Wired delays IPO as market slides

Wired Ventures has reportedly decided to delay its initial public offering until October.

CNET News staff
The latest victim of the bearish market for technology stocks, Wired Ventures has decided to delay its initial public offering until October, according to editors of a high-technology investment magazine for venture capitalists.

Tony Perkins, editor of Red Herring, discussed the delay on the CNNfn cable television show today. Another editor at the magazine speculated that the delay was the result of Wired's over-valuation of its stock, as well as a recent general downturn in technology stocks.

"Although we can't be certain, the historically overvalued Wired IPO looks to be in trouble," said Jason Pontin, managing editor of Red Herring.

The company filed its registration statement for the IPO with the Securities and Exchange Commission on May 30. According to the filing, Wired intended to offer 6.3 million shares at a maximum price of $12 each, according to the company's prospectus.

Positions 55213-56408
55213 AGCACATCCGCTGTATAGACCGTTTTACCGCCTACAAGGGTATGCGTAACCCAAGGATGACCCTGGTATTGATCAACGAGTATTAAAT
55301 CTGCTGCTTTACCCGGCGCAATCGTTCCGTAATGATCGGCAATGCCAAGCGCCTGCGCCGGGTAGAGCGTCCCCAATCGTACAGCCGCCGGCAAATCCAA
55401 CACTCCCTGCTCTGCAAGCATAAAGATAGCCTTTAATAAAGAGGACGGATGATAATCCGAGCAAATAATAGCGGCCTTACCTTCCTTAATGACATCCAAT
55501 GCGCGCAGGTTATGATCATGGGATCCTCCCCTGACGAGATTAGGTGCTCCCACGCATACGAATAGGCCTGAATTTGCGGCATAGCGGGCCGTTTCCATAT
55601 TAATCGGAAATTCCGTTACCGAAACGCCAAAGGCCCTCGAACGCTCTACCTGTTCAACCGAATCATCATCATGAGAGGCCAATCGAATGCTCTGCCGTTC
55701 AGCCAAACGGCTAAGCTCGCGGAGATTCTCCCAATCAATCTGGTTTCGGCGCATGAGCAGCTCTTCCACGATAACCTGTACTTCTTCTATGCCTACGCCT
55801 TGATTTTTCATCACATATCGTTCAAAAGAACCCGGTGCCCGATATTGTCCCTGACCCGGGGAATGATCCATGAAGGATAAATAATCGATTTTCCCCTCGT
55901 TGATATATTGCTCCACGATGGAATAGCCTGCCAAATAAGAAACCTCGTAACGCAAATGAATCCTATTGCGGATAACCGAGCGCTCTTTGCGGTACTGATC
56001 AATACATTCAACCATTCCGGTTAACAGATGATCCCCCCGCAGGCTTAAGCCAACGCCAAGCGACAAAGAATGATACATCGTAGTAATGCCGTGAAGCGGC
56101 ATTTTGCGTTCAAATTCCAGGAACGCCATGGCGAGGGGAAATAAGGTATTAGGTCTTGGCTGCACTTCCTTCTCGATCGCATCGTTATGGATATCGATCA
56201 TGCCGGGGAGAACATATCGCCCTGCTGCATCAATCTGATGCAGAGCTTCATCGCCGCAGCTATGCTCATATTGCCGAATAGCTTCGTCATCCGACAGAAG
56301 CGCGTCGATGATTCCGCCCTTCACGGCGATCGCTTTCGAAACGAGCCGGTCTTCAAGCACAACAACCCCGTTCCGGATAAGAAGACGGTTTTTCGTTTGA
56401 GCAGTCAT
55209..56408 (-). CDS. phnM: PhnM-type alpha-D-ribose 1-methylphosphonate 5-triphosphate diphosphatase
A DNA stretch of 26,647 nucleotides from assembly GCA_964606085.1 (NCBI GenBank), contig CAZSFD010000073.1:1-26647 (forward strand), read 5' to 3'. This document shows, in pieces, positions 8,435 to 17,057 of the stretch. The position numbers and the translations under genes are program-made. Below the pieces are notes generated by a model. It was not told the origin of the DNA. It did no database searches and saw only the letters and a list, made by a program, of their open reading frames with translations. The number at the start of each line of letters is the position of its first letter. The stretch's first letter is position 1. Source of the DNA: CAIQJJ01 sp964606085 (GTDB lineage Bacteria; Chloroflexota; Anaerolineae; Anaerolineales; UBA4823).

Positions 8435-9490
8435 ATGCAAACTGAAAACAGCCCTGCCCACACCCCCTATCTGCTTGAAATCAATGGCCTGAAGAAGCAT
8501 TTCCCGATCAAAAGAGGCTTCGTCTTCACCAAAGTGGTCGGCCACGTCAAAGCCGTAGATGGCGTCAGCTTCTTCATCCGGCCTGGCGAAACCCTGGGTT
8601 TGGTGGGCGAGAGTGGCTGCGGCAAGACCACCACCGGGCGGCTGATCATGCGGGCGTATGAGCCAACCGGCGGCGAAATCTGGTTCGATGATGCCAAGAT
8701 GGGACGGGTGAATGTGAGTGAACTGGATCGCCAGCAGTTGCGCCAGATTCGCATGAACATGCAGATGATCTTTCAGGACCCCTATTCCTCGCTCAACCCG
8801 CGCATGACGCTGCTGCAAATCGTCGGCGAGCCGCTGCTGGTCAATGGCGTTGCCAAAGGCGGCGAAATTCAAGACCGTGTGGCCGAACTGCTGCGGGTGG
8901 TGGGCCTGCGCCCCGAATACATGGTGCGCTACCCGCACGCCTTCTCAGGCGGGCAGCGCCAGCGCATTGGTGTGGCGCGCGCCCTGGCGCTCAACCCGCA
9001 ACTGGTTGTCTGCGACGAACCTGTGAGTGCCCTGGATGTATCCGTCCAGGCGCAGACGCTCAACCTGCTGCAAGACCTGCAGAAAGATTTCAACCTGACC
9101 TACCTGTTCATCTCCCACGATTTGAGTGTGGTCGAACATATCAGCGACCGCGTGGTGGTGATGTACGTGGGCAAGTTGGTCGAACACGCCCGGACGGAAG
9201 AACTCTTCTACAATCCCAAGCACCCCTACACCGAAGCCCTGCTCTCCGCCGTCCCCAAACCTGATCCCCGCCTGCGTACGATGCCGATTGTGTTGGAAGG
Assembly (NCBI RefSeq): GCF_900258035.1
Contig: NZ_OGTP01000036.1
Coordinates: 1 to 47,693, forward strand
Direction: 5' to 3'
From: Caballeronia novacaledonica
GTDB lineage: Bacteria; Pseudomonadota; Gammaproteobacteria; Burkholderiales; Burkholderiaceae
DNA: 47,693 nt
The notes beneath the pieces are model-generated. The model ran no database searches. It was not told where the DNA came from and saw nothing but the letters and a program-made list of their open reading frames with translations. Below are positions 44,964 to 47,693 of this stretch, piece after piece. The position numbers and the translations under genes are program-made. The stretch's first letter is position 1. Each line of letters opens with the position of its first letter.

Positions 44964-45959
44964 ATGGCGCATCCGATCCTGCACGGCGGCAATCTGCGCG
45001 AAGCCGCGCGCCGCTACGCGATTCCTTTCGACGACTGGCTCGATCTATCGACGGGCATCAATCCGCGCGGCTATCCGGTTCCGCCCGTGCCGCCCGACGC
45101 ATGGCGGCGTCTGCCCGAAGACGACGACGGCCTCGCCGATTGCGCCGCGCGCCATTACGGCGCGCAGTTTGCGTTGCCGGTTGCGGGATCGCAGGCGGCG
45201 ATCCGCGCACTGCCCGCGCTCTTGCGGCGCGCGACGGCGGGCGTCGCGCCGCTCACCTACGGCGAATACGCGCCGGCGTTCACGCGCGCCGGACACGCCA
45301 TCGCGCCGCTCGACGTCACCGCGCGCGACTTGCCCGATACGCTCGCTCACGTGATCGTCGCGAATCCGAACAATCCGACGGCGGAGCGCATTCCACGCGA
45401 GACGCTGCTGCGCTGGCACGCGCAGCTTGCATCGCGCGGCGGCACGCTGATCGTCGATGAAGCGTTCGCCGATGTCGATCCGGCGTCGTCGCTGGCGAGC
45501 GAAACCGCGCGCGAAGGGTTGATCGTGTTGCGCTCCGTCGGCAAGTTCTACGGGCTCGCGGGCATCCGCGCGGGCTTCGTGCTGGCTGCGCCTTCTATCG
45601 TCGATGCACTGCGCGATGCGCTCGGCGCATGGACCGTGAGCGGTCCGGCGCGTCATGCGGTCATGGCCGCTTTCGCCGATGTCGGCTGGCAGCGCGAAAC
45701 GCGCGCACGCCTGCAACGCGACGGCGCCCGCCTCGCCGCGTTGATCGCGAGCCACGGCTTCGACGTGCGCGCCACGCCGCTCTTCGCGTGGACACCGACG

Founded in January 1993, Wired Ventures publishes Wired magazine, a periodical whose self-described mission is "to cover the Digital Revolution" and that many consider the hottest new publication on the market. Wired also owns the magazine's online sibling HotWired, the search engine HotBot, and the HardWired book publishing company.

In addition, Wired is developing a television show called Netizen for the soon-to-launch MSNBC cable channel. But the bulk of the company's revenue comes from flagship Wired magazine, which had attracted more than 300,000 subscribers by the end of April.

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